Bloody Sunday failed in its objective to terrorise the no-go area. Stormont fell in March and direct-rule from London was re-instated. Free Derry remained. Support for republicanism grew. The conflict continued to escalate. In six months after 30 January, 15 people were killed in the Free Derry area.
In July, the British Army began ‘Operation Motorman’ to smash Free Derry and other no go-areas in the north of Ireland: 21,000 troops, supported by tanks and bulldozers, invaded nationalist working class areas.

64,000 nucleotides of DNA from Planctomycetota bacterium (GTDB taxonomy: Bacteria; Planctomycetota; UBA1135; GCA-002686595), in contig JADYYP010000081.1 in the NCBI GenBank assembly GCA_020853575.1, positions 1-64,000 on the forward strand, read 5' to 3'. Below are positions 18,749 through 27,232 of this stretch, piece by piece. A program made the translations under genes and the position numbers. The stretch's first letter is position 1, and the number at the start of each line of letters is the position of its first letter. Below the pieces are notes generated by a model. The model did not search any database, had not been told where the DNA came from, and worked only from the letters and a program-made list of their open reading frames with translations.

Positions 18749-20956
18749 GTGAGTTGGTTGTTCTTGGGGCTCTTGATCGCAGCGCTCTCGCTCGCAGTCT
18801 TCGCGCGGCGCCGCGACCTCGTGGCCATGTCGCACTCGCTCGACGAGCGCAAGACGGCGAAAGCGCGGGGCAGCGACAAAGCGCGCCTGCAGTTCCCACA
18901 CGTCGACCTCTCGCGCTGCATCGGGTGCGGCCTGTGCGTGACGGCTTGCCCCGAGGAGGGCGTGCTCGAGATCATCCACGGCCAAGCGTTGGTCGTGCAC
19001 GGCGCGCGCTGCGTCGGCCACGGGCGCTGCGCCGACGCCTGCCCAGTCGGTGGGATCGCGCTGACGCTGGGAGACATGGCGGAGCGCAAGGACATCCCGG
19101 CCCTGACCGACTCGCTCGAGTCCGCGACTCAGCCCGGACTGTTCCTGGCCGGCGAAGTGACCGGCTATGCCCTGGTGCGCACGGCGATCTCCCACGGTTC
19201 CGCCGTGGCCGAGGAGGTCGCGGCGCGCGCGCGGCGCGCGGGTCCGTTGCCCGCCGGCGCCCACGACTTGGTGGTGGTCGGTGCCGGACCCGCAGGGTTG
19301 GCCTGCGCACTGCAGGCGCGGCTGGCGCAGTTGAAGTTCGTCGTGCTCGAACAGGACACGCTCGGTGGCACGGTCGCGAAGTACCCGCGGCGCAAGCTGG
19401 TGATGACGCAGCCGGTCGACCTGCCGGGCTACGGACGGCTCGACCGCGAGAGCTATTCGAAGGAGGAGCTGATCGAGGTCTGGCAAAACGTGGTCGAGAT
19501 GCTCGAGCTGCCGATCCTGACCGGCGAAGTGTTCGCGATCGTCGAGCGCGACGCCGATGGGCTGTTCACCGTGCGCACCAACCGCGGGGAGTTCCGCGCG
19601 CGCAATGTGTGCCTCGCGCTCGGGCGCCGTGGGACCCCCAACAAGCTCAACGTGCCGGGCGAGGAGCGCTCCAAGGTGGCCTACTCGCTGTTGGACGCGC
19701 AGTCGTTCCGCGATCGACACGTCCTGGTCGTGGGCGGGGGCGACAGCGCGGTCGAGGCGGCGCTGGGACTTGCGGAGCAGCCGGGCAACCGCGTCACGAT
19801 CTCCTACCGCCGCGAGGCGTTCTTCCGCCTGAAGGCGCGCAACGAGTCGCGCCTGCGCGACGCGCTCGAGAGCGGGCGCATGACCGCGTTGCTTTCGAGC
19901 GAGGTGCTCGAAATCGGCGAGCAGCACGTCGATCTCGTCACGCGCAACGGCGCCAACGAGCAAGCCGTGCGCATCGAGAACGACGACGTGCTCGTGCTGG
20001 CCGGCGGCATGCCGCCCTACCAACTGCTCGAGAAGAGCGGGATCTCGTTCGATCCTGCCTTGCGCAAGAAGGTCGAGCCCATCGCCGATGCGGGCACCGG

The IRA had been forewarned that they would be facing an overwhelming military force, and had quietly left the no-go areas, offering no resistance. By daylight Free Derry was under armed occupation. The British Army set up camps around the area, and for the next 22 years, Free Derry was one of the most militarised areas in western Europe.
Manus Deery (15) was shot dead by British soldiers in May, and James Casey (57) in July. IRA volunteer Gerald Doherty (16) died in a shooting accident in February, and volunteers Colm Keenan (19), Eugene McGillan (18) and John Starrs (19) were killed by the British Army in March and May.